Such imaging could potentially be used, for example, to study how the blood flow pattern in a tumor changes as the tumor develops, which might lead to new ways of monitoring disease progression or responsiveness to a drug treatment. “This could give a good indication of how treatments are working that was not possible before,” he says.


The team included members from MIT’s departments of Chemistry, Chemical Engineering, Biological Engineering, and Mechanical Engineering, as well as from Harvard Medical School, the Harvard T.H. Chan School of Public Health, Raytheon Vision Systems, and University Medical Center in Hamburg, Germany. The work was supported by the National Institutes of Health, the National Cancer Institute, the National Foundation for Cancer Research, the Warshaw Institute for Pancreatic Cancer Research, the Massachusetts General Hospital Executive Committee on Research, the Army Research Office through the Institute for Soldier Nanotechnologies at MIT, the U.S. Department of Defense, and the National Science Foundation.

Additional background

ARCHIVE: A new contrast agent for MRI

ARCHIVE: A new eye on the middle ear

ARCHIVE: Chemists design a quantum-dot spectrometer

ARCHIVE: Running the color gamut

ARCHIVE: Fine-tuning emissions from quantum dots

IBM Scientists: Quantum transport goes ballistic ~ ‘Q & A’ with NIST


IBM QT download

IBM scientists have shot an electron through an III-V semiconductor nanowire integrated on silicon for the first time (Nano Letters, “Ballistic One-Dimensional InAs Nanowire Cross-Junction Interconnects”). This achievement will form the basis for sophisticated quantum wire devices for future integrated circuits used in advanced powerful computational systems. (A Q&A with NIST)

NIST: The title of your paper is Ballistic one-dimensional InAs nanowire cross-junction interconnects. When I read “ballistic” rather large missiles come to mind, but here you are doing this at the nanoscale. Can you talk about the challenges this presents?
Johannes Gooth (JG): Yes, this is very similar, but of course at a much different scale. Electrons are fired from one contact electrode and fly through the nanowire without being scattered until they hit the opposed electrode. The nanowire acts as a perfect guide for electrons, such that the full quantum information of this electron (energy, momentum, spin) can be transferred without losses.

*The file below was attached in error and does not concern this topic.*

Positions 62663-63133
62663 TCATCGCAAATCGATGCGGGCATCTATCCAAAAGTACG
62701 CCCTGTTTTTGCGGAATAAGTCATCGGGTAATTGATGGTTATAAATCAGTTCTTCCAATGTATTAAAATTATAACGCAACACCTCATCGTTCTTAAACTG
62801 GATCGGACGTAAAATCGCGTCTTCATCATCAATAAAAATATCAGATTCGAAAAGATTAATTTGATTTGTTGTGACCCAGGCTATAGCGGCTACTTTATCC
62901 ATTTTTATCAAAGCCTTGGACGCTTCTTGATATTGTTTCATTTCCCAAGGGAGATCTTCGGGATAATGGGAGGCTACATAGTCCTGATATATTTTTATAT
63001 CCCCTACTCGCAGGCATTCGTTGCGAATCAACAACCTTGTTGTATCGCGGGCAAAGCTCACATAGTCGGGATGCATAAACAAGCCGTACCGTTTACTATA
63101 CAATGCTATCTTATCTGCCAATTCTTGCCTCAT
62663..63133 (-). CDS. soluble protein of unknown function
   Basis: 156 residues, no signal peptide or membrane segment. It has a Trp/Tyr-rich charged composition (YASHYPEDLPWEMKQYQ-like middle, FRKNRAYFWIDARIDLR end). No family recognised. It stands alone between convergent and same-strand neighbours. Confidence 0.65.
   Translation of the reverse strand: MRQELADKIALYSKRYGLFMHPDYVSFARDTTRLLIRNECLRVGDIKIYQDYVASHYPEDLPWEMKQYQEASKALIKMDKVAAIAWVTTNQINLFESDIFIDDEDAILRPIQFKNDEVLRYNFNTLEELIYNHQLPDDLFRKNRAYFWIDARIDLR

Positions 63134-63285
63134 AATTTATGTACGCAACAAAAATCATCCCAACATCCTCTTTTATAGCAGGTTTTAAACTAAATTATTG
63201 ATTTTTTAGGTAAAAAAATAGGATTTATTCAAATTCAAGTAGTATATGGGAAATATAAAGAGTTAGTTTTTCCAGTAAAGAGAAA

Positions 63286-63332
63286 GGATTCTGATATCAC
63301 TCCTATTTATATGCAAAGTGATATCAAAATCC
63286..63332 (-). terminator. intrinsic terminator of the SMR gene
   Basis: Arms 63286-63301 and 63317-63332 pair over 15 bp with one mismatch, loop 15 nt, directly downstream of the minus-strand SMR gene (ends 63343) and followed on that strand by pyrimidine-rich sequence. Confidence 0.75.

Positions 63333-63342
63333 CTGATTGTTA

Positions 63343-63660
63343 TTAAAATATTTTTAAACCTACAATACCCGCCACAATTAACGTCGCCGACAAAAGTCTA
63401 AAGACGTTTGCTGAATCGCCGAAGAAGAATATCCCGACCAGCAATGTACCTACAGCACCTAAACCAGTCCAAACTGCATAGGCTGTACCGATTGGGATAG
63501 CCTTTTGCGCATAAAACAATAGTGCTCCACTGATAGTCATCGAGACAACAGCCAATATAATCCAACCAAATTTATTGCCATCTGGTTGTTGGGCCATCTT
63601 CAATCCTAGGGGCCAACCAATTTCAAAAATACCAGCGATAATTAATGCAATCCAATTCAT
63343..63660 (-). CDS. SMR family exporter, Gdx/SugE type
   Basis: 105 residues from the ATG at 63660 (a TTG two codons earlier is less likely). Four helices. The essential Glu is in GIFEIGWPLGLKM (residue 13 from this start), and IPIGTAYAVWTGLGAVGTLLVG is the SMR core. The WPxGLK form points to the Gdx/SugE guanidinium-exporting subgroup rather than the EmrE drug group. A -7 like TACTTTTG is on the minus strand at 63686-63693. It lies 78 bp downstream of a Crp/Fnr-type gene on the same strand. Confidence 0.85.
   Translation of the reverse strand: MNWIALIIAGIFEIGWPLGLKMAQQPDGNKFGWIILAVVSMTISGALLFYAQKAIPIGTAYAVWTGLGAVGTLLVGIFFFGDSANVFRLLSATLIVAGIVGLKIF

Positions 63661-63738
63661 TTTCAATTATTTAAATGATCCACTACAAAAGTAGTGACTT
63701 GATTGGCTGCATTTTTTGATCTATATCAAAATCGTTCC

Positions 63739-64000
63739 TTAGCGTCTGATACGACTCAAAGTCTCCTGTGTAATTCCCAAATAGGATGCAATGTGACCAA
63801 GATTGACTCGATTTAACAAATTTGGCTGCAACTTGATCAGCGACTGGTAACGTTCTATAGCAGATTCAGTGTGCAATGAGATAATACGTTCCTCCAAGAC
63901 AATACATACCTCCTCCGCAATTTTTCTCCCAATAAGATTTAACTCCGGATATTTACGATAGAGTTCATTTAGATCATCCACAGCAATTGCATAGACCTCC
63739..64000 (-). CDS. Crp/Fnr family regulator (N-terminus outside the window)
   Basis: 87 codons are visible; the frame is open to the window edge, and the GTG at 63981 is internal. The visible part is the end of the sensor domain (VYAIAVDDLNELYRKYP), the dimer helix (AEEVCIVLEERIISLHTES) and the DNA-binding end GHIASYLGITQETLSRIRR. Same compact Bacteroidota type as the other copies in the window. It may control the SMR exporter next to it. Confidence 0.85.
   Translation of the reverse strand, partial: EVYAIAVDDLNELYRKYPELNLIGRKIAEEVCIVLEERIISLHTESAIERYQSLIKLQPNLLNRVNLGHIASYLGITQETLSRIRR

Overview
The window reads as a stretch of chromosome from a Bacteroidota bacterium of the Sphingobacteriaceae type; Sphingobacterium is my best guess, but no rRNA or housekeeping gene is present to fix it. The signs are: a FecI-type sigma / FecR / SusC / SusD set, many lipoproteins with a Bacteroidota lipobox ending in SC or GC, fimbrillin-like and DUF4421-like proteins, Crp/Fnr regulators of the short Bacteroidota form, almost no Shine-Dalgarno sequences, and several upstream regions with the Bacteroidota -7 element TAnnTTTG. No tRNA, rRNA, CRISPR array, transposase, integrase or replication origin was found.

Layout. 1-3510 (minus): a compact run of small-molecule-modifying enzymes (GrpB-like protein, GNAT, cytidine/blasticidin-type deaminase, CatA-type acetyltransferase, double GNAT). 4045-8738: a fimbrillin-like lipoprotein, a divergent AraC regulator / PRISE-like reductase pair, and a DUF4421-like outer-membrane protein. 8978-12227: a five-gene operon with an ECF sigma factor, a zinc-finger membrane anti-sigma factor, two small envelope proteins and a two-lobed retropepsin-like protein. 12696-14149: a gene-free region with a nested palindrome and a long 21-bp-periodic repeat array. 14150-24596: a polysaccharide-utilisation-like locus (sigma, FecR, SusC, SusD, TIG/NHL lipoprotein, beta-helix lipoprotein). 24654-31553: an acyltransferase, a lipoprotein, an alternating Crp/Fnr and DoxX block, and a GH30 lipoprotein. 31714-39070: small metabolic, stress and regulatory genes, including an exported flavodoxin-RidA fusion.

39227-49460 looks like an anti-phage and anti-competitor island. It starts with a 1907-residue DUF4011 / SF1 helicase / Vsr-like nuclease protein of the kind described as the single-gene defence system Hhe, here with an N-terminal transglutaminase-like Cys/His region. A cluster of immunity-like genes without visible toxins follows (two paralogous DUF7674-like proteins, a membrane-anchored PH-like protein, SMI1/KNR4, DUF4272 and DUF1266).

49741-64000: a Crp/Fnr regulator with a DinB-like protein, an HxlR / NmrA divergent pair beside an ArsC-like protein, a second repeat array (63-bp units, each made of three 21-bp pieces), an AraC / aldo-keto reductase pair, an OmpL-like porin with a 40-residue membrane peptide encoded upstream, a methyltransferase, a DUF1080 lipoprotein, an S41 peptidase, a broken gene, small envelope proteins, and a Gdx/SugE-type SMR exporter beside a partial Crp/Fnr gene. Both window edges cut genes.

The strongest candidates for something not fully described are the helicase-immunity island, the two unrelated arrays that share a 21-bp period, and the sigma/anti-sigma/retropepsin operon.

Quantum Trnp goes Ballistic id46328_1IBM scientist Johannes Gooth is focused on nanoscale electronics and quantum physics.


We can now do this in cross-junctions, which allows us to build up electron pipe networks, where quantum information can perfectly be transmitted. The challenge is to fabricate a geometrically very well defined material with no scatterers inside on the nano scale. The template-assisted selective epitaxy or TASE process, which was developed here at the IBM Zurich Lab by my colleagues, makes this possible for the first time.
NIST: How does this research compare to other activities underway elsewhere?
JG: Most importantly, compared to optical and superconducting quantum applications the technique is scalable and compatible with standard electronics and CMOS processes.
NIST: What role do you see for quantum transport as we look to build a universal quantum computer?
JG: I see quantum transport as an essential piece. If you want to exercise the full power of quantum information technology, you need to connect everything ballistic: a quantum system that is fully ballistically (quantum) connected has an exponentially larger computational state space compared to classically connected systems.
Also, as stated above, the electronics are scalable. Moreover, combining our nanowire structures with superconductors allows for topological protected quantum computing, which enables fault tolerant computation. These are major advantages compared to other techniques.IBM QT II 51XVJRfhbNL._SX348_BO1,204,203,200_
NIST: How easily can this be manufactured using existing processes and what’s the next step?
JG: This is a major advantage of our technique because our devices are fully integrated into existing CMOS processes and technology.
NIST: What’s next for your research?
JG: The next steps will be the functionalization of the crosses, by means of attaching electronic quantum computational parts. We will start to build superconducting/nanowire hybrid devices for Majorana braiding, and attach quantum dots.
Source: NIST


Quantum Dots ~ “On the Move” ~ Illuminating Applications for photovoltaic cells, computers and drug delivery

The quantum dots used by the researchers are particles of semi-conducting material just a few nanometres wide, and are the subject of great interest because of their potential for use in photovoltaic cells or computers.